List: Library Journal's Martha Cornog names You'll Never Know, Book 1: A Good and Decent Man by C. Tyler as one of "12 Graphic Novels for Father's Day": "A newly single parent trying to understand her middle-aged self, Carol Tyler sets out to find the real human being and the real soldier behind her World War II veteran dad's familiar and taciturn persona. Her colorful, historically detailed art re-creates the wartime period expressively, and this first in a trilogy inspires curiosity and empathy for those who serve but don't talk about it much. Everything is connected, and the past is never just the past."

Classic  Pin-up Art of Jack Cole [Softcover Ed.]

Review: "Jack Cole... was undeniably a master of his craft, with deft, lovely lines and a witty sensibility. This new book, Classic Pin-Up Art of Jack Cole, from Fantagraphics focuses mostly on the titillating and gracefully naughty one-panel comics done for the Humorama publishing concern. ... This is the best sort of cheesecake. The historical text piece puts these works and the career of Mr. Cole into context, and creates a fascinating, entertaining, and timeless volume. ...I'm betting you'll read it again and again. Author rating: 9/10" – Jeremy Nisen, Under the Radar

Review: "Jack Cole is known for creating Plastic Man, the superhero whose limbs can stretch. But the artist also drew cartoons capable of making readers’ other parts stretch, and the proof is in the prurient pudding of Classic Pin-Up Art of Jack Cole, newly available in paperback from Fantagraphics Books. The 100 pages’ worth of cartoons of comely, curvy cuties come culled from low-rent men’s digest magazines of the 1940s and 1950s — now-forgotten rags with happy-go-lucky names like Romp, Joker and Laugh Riot. But Cole’s contributions are visually indelible." – Rod Lott, Bookgasm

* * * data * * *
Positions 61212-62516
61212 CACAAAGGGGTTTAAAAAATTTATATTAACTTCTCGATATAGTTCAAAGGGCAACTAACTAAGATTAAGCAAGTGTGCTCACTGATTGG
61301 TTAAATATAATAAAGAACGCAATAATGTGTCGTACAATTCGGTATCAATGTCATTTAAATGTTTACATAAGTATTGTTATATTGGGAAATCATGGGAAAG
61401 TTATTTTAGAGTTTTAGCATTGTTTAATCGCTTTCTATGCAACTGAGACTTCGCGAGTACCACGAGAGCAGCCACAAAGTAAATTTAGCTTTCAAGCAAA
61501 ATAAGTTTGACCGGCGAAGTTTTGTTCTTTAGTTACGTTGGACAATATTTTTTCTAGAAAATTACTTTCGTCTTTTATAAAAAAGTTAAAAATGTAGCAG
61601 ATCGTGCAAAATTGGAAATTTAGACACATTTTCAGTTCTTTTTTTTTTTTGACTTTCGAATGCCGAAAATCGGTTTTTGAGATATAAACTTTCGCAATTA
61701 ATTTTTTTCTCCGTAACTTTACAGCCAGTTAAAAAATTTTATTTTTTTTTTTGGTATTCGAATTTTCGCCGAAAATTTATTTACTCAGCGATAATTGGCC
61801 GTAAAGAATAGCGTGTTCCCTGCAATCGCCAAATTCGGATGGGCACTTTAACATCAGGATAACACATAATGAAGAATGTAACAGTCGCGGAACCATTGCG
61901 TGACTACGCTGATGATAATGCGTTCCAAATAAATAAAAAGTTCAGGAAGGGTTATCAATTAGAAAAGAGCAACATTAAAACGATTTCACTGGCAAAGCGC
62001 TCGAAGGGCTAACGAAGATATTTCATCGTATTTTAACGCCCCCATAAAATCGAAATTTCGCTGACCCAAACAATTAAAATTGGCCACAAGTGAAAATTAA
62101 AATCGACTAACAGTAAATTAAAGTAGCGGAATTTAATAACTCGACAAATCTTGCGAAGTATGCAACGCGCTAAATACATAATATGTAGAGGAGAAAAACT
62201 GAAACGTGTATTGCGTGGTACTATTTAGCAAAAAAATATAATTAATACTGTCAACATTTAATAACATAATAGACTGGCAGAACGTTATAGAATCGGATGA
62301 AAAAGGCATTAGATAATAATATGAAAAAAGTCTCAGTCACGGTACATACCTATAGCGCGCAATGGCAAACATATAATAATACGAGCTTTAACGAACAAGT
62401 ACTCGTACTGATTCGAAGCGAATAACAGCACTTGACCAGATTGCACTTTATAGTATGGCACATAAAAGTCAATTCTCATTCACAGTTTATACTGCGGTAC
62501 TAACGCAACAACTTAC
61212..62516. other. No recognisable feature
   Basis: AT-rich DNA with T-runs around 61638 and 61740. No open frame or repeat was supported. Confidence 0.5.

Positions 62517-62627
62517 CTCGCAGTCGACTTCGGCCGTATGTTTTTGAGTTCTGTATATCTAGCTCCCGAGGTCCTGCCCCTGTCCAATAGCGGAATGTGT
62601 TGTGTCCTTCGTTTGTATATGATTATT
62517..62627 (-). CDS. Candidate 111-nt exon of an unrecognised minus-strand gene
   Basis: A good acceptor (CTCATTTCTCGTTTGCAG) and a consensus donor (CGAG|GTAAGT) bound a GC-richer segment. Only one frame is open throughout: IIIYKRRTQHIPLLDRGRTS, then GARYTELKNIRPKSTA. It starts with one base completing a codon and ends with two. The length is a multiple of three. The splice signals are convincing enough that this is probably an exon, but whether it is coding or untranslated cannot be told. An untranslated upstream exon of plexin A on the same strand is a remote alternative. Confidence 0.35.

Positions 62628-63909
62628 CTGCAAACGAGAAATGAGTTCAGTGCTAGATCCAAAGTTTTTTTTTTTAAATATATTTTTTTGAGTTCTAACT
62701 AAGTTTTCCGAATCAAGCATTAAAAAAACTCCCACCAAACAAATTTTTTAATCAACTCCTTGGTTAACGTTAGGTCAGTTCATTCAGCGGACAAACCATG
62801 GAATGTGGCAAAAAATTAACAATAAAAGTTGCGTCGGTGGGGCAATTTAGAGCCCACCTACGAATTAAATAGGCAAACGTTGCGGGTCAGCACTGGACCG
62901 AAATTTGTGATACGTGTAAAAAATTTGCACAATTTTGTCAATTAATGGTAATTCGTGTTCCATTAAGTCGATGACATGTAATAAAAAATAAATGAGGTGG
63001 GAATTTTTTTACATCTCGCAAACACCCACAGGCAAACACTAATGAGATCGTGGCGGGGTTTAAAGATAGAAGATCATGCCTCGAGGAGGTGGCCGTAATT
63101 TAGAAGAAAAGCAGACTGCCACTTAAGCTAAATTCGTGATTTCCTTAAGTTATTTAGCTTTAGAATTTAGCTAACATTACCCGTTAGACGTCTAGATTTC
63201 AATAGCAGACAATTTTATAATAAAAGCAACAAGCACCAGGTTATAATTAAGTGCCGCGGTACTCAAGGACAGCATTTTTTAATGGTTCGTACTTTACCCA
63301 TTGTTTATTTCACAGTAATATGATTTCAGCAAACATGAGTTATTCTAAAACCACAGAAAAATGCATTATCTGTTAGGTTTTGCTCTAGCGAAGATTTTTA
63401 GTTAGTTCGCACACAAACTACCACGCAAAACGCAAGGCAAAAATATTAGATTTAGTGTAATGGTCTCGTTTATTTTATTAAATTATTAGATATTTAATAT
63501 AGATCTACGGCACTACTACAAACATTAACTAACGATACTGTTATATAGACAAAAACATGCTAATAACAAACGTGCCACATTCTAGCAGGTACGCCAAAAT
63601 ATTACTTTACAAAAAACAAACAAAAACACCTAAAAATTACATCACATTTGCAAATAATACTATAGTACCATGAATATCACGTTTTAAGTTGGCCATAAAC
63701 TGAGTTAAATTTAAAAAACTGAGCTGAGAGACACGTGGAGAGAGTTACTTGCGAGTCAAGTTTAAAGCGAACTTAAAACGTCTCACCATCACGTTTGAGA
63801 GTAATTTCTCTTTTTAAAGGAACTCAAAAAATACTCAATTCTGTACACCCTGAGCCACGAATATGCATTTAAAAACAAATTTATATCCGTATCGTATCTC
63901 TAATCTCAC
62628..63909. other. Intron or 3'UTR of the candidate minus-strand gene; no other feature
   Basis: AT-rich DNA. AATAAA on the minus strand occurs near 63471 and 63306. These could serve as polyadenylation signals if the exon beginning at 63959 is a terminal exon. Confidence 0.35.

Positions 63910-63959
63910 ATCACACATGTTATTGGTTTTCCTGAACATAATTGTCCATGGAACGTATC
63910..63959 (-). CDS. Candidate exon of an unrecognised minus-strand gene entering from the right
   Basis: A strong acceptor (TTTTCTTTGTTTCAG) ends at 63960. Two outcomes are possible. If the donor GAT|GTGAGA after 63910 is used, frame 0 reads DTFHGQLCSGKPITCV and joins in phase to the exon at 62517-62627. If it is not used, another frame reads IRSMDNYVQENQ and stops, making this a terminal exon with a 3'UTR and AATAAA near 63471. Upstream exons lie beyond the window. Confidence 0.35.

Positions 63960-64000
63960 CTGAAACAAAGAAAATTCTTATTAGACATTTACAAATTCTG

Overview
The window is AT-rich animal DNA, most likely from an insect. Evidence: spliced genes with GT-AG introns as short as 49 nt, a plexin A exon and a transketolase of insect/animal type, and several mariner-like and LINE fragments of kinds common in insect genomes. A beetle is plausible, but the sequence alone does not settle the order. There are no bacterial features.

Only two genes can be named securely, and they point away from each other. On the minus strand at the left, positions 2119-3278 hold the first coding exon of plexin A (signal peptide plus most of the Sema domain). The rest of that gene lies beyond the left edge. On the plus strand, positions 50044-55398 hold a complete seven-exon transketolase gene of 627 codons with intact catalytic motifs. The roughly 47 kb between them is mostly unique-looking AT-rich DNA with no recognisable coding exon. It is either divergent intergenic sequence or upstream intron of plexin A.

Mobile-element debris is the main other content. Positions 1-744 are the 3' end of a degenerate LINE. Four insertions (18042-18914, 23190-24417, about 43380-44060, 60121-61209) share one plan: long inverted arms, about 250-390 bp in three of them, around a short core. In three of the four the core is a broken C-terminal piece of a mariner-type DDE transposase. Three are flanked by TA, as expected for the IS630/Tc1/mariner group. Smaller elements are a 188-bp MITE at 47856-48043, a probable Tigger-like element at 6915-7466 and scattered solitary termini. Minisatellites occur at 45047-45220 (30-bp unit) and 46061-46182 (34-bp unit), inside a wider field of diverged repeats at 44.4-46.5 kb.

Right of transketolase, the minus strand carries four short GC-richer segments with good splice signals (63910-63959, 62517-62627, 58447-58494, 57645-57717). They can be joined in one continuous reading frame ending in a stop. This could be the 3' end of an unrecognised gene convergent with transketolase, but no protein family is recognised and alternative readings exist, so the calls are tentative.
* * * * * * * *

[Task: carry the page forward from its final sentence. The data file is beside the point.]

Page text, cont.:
Weathercraft

Review: "With Woodring’s skill, I never found myself confused [by Weathercraft], at least, more than you’re supposed to be. I’ve never read a statement by Woodring saying this, but I always got the impression he wanted you to work for the meaning behind his stories. Even if it’s not the case, I highly enjoy the process. In one graphic novel, I got what I think may have been a love story, a treatise on spiritual enlightenment and sometimes just a whole lot of fun." – Joe Keatinge, Neon Monster

Analysis: "[Weathercraft], which centres on the evolutionary and spiritual journey of Manhog, is breathtakingly original, and looking at it just brings home to me how timid many of us in this business are. ... These works, Weathercraft and Rupert [the Bear], should be poles apart, and yet they have much in common; both are brilliant ideas, both are brilliantly drawn, both 'exist' in fully imagined worlds, worlds familiar enough to be like the world we know, but different enough from the world we know for magic to happen. It may be a fanciful notion on my part, but I can see much more craft in these two magical comic creations than chaotic meanderings, and I'm relieved." – Rod McKie

The Search for Smilin' Ed!

Review: "And as with other works like Shadowland and Boulevard of Broken Dreams, it’s nearly impossible not to be sucked in [by The Search for Smilin' Ed], as Deitch digs deeper and deeper into his own seedy universe. It’s also impossible not to pull the old volumes off the shelf for another exploratory re-read. I wouldn’t be entirely surprised to discover even more sprawling themes amongst the seemingly dissonant puzzle pieces, the pursuit of which will be a downright blast." – Brian Heater, The Daily Cross Hatch

Jim Woodring in Bay Area Wed. & Thurs.!
Written by Eric Reynolds | Filed under Jim WoodringFantagraphics Bookstoreevents 8 Jun 2010 9:03 AM

  

JIM WOODRING'S WEATHERCRAFT TOUR

   Jim Woodring's WEATHERCRAFT tour kicks into high-gear this week with two events in the California Bay Area on Wednesday and Thursday.

At each event, Jim will entertain audiences a fantastic slide show and discussion of the hidden meanings behind every mysterious idea and totem in WEATHERCRAFT. And in Brooklyn, on June 18, New Yorkers will have the opportunity to view all of the original artwork from the book, as well as many preliminary pieces that went into making it.